Sunday, March 20, 2005

Perils of the Herd Instinct

One of the great challenges of today's conservative evangelicalism is dealing with the tension between unity and doctrinal purity. We need to draw lines, but what are the right lines, and where are the right places for those lines to be drawn? What are the pitfalls of making the lines the "main thing"? For some of our brethren, the lines tend to become an idol, and those within the lines can become a comfortable clique.

To my shame, I have only recently returned to reading C.S. Lewis after nearly two decades away. Reading not long ago in his Screwtape Letters, I came across a passage in a letter from the demon Screwtape to his nephew and protege, Wormwood. It speaks poignantly to our tendency toward fear of man and the love of mutual adoration:
Any small coterie, bound together by some interest which other men dislike or ignore, tends to develop inside itself a hothouse mutual admiration, and towards the outer world, a great deal of pride and hatred which is entertained without shame because the 'Cause' is its sponsor and it is thought to be impersonal. Even when the little group exists originally for the Enemy's own purposes, this remains true. We want the Church to be small not only that fewer men may know the Enemy but also that those who do may acquire the uneasy intensity and the defensive self-righteousness of a secret society or a clique.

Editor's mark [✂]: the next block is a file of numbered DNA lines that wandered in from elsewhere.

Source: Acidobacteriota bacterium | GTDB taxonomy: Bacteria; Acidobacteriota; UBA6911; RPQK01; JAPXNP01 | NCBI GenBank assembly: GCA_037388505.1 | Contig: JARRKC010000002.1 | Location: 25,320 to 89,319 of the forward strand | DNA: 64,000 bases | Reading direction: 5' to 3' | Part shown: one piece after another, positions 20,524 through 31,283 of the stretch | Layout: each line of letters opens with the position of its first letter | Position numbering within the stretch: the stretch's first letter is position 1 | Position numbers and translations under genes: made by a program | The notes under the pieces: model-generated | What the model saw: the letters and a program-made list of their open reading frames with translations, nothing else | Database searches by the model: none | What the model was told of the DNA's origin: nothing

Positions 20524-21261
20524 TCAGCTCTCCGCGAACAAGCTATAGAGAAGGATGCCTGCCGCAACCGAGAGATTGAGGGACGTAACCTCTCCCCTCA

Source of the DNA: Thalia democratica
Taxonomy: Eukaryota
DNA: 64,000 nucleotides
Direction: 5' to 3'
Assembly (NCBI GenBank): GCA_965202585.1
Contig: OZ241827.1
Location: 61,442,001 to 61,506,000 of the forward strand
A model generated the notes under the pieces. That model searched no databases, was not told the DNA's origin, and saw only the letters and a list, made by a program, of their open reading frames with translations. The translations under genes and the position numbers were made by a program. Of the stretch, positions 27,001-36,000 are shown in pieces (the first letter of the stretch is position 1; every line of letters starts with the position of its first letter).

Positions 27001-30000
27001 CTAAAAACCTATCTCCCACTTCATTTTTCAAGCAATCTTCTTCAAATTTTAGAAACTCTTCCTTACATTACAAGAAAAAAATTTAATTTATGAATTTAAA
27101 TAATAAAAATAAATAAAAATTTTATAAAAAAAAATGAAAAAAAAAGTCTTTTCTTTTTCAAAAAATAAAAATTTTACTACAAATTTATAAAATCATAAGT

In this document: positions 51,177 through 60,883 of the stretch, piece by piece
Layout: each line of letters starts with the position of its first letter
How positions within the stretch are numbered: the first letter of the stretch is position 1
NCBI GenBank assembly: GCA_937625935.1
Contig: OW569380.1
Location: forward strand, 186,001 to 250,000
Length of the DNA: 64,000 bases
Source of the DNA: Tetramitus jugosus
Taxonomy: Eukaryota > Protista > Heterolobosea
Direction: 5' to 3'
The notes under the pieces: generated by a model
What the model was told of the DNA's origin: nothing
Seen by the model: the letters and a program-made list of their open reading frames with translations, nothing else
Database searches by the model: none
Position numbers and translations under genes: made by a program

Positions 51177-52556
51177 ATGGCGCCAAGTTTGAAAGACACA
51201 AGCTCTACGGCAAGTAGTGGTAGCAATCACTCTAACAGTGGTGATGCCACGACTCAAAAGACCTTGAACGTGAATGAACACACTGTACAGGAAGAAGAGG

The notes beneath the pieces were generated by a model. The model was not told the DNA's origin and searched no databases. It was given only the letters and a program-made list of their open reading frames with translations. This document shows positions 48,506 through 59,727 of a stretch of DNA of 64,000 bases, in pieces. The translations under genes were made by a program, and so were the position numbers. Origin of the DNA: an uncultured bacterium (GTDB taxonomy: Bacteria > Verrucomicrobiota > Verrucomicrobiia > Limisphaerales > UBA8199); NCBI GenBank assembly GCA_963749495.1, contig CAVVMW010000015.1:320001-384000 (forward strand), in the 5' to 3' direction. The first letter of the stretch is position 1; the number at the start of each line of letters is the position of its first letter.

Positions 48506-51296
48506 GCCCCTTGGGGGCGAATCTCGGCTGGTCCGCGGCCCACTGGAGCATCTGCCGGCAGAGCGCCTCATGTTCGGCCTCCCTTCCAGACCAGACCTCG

C.S. Lewis, Screwtape Letters, Number 7

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